ClearSign Combustion reports a dramatic reduction of nitrogen oxides (NOx) when using Proprietary Electrodynamic Combustion Control™ (ECC™) technology.
ECC is a brand new technique for the control of NOx emissions could mean major cost savings and increased efficiency for tens of thousands of commercial and industrial boilers.
The company reports NOx emissions of 15 parts per million (ppm), in a system with thermal output of more than 400,000 Btus per hour. 15 ppm is superior to the NOx reduction performance of most commercially available Low NOx burners (LNBs), and is equivalent or superior to the performance of many Ultra-Low NOx burners (ULNBs) in the market today.
NOx is a criteria pollutant that contributes to ground-level ozone and is regulated by the EPA. In many parts of the United States, NOx emissions levels are required to be below 20 ppm.
However, California’s South Coast Air Quality Management District, which includes the greater Los Angeles area, has introduced new regulations that come into effect in January of next year requiring boiler operators to further reduce NOx emissions to 9nine ppm, and subsequently to under five ppm.
According to ClearSign’s Chief Technology Officer, Joe Colannino, these standards will be difficult to meet using conventional burner technology alone. Colannino says that this demonstration is a major validation of the burner design improvements enabled by ClearSign’s ECC technology, and a key milestone in the path to commercialisation.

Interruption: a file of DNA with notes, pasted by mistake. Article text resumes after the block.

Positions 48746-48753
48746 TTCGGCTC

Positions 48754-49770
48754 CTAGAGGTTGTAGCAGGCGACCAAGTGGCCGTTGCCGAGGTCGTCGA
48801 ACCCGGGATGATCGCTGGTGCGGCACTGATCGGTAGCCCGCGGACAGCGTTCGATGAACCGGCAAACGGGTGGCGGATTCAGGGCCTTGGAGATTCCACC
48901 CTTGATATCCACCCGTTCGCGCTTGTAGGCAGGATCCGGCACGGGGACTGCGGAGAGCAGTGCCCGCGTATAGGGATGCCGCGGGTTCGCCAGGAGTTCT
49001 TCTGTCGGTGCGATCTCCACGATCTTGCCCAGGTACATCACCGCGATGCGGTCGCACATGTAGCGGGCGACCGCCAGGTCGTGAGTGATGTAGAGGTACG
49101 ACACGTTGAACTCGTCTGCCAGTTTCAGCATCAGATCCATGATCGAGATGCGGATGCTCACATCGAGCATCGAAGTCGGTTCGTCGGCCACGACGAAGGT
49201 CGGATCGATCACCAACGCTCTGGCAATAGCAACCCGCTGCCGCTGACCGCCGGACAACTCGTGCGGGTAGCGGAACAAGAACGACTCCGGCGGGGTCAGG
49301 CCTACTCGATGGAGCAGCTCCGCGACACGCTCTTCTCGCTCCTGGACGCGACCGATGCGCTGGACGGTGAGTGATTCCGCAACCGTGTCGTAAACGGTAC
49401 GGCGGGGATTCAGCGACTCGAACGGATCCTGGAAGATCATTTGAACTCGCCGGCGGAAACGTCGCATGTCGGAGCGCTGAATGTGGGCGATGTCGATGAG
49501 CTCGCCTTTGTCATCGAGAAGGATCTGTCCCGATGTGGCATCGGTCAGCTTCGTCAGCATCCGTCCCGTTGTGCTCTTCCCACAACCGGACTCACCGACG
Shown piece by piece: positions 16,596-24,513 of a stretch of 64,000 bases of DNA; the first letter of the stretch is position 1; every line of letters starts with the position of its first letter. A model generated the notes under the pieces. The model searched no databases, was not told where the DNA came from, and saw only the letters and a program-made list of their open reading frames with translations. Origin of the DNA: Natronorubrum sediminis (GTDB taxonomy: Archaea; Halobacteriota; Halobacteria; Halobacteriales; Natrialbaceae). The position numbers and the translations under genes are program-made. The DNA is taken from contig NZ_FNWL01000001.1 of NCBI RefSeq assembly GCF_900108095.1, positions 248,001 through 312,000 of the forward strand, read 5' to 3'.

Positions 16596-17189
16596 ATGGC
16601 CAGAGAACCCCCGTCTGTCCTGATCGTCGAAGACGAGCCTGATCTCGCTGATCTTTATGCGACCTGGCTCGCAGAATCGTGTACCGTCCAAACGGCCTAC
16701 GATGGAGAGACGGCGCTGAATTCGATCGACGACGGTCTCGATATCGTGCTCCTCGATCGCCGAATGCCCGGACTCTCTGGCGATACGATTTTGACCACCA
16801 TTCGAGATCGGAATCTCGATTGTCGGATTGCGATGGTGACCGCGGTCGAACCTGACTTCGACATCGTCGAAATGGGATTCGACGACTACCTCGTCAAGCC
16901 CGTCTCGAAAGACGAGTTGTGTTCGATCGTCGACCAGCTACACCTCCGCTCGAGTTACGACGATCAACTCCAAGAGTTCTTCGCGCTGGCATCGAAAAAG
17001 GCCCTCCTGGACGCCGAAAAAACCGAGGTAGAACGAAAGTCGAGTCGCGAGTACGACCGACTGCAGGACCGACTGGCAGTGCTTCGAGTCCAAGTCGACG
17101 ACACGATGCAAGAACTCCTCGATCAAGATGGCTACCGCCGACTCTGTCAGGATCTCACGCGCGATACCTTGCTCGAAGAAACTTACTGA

“This is a very exciting early development,” said Colannino. “15 parts per million is a very competitive number for even Ultra-Low NOx burners. These results exceeded our expectations for this stage of development, and help build confidence that we may soon be able to report further performance improvements to surpass this milestone as we progress toward commercialisation.”
“Not only were we able to dramatically reduce NOx levels,” Colannino added, “but our ECC technology allowed us to achieve this with a radically simplified burner design requiring minimal excess air and without the use of any fans or blowers for flue gas recirculation (FGR).”
Colannino also pointed out that because ECC technology can maintain flame stability across a wide operating range, it can enable much higher turndown ratios than competing technologies. This has the effect of significantly increasing fuel efficiency in industrial and commercial settings where boilers are frequently cycled to reflect changes in demand.